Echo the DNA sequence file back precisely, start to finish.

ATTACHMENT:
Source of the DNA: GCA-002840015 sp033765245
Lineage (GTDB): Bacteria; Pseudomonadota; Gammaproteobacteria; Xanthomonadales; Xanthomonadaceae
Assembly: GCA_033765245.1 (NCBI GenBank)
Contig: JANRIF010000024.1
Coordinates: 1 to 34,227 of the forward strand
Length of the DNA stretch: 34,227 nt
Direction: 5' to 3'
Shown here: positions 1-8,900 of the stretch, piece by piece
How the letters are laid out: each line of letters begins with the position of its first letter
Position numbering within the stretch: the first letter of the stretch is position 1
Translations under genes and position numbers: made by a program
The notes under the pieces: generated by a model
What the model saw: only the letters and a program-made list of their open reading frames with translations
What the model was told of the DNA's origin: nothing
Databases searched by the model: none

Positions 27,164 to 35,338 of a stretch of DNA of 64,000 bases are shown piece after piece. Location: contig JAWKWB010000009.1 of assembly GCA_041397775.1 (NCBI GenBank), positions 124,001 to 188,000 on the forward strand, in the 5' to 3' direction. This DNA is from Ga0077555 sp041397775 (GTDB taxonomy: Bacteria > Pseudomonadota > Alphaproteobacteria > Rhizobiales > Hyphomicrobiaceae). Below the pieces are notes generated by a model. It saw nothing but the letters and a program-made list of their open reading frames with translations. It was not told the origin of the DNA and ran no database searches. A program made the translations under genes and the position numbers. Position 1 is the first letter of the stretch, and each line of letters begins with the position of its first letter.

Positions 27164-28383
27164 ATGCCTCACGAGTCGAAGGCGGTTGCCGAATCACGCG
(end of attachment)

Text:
Source of the DNA: GCA-002840015 sp033765245
Lineage (GTDB): Bacteria; Pseudomonadota; Gammaproteobacteria; Xanthomonadales; Xanthomonadaceae
Assembly: GCA_033765245.1 (NCBI GenBank)
Contig: JANRIF010000024.1
Coordinates: 1 to 34,227 of the forward strand
Length of the DNA stretch: 34,227 nt
Direction: 5' to 3'
Shown here: positions 1-8,900 of the stretch, piece by piece
How the letters are laid out: each line of letters begins with the position of its first letter
Position numbering within the stretch: the first letter of the stretch is position 1
Translations under genes and position numbers: made by a program
The notes under the pieces: generated by a model
What the model saw: only the letters and a program-made list of their open reading frames with translations
What the model was told of the DNA's origin: nothing
Databases searched by the model: none

Positions 27,164 to 35,338 of a stretch of DNA of 64,000 bases are shown piece after piece. Location: contig JAWKWB010000009.1 of assembly GCA_041397775.1 (NCBI GenBank), positions 124,001 to 188,000 on the forward strand, in the 5' to 3' direction. This DNA is from Ga0077555 sp041397775 (GTDB taxonomy: Bacteria > Pseudomonadota > Alphaproteobacteria > Rhizobiales > Hyphomicrobiaceae). Below the pieces are notes generated by a model. It saw nothing but the letters and a program-made list of their open reading frames with translations. It was not told the origin of the DNA and ran no database searches. A program made the translations under genes and the position numbers. Position 1 is the first letter of the stretch, and each line of letters begins with the position of its first letter.

Positions 27164-28383
27164 ATGCCTCACGAGTCGAAGGCGGTTGCCGAATCACGCG